Orlando nightclub shooter's widow found not guilty of aiding husband

 Lawyers said Noor Salman was abused and mistreated by her husband 

Orlando Police release new body-camera footage of Pulse nightclub attack

The widow of the Orlando nightclub shooter who killed 49 people, has been found not guilty of charges that could have seen her jailed for life.

Prosecutors alleged Noor Salman had assisted her husband, Omar Mateen, in scouting potential targets for him, including Disney World’s shopping and entertainment complex. They also alleged she knew he was buying ammunition for his AR-15 rifle ahead of his deadly attack.

But after three days of deliberation, the jury found her not guilty of federal charges of obstructing investigators and aiding Mateen in providing support to Isis. He had sworn allegiance to an Isis leader before he was shot and killed by police who had stormed the nightclub where he was holding hostages.

Ms Salman, 31, could have faced up to life in prison had she been convicted. Local media said she began crying once the jury returned its verdict and she learnt she had been found not guilty. At around 1pm, she was released from custody, declining to speak to the waiting media.

Ms Salman’s lawyers had argued she was an easily manipulated woman with a low IQ. They said the woman, who was born to Palestinian parents in California, had been regularly abused by her husband, who also cheated on her with other women.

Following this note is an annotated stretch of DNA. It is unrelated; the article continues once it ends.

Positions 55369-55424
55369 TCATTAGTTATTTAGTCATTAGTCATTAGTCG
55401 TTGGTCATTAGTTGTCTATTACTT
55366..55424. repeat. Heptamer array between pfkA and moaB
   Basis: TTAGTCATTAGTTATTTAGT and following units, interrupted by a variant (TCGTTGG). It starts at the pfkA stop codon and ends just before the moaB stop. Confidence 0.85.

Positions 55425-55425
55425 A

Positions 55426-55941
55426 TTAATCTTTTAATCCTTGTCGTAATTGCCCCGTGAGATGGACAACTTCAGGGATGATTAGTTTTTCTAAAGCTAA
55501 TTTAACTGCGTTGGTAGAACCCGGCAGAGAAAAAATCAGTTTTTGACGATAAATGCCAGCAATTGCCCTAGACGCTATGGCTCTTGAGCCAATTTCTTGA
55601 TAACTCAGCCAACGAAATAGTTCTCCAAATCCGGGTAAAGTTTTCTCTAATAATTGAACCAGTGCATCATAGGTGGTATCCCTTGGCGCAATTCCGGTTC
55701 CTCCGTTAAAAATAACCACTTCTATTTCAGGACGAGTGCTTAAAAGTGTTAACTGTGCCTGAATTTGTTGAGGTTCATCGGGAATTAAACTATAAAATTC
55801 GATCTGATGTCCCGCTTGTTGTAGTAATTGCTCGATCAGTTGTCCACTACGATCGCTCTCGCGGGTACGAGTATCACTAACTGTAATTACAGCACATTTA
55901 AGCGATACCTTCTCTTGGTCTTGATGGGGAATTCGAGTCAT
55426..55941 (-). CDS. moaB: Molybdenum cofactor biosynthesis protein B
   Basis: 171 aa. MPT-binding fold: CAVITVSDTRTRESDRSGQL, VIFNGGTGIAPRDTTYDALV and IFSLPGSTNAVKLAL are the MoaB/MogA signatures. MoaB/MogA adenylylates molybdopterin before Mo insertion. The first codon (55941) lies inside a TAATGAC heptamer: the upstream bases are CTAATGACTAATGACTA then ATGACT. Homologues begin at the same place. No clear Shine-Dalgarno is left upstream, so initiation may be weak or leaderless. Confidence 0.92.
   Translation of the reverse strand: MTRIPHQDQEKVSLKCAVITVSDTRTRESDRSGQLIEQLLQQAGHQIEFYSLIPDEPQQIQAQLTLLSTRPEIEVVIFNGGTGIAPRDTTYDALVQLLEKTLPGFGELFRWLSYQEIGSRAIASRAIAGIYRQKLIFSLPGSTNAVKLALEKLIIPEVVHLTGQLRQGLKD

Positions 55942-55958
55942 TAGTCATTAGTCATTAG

It was claimed Mateen had concealed much of his life from his wife, and defence lawyer Charles Swift told the court there was no way Ms Salman could have known the shooter was going to target the Pulse nightclub in June 2016 – an attack that at the time was the deadliest assault in modern US history.

“It’s a horrible, random, senseless killing by a monster,” Mr Swift said during his arguments to the jury. “But it wasn’t preplanned. The importance to this case is that if he didn’t know, she couldn’t know.”

Ms Salman’s statement to the FBI in the hours after the attack appeared to play a key role in the case. In the statement, Ms Salman said over “the last two years, Omar talked to me about jihad”.

Ms Salman, who did not speak in her own defence, told the FBI in that statement, that her husband did not use the internet in their home, even though prosecutors said he did. She told investigators that Mateen had deactivated his Facebook account in 2013, but they found that he had an account up until the month of the shooting, and that he was friends with his wife. She said her husband only had one gun when he had three, and that he was not radicalised.

Woman mourns after 2016 attack that killed 49 people and injured 58

Defence lawyers said the FBI coerced Ms Salman’s statement and she signed it because she was tired after extensive questioning and feared losing her young son. They fought to have it thrown out.

Jurors asked to review the statement more closely a couple of hours into their deliberations and the judge agreed to their request.

Sara Sweeney, an assistant US attorney, showed surveillance video of the Disney Springs complex that captured Mateen walking near the House of Blues club in the hours before the Pulse attack. In it, he looked behind him at police officers standing nearby before deciding to leave.

“He had to choose a new target,” she said.

Pulse owner Barbara Poma, who had been in court with the mothers of several victims, left the hearing without commenting.

But Ms Salman’s three-strong pro bono legal team, Charles Swift, Linda Moreno and Fritz Scheller, thanked the jury and said it had prevented their client from becoming the last of the Pulse victims.

“The jury is the hero,” Mr Swift told reporters. “And I want you to think about this – she has to explain this to her son.”

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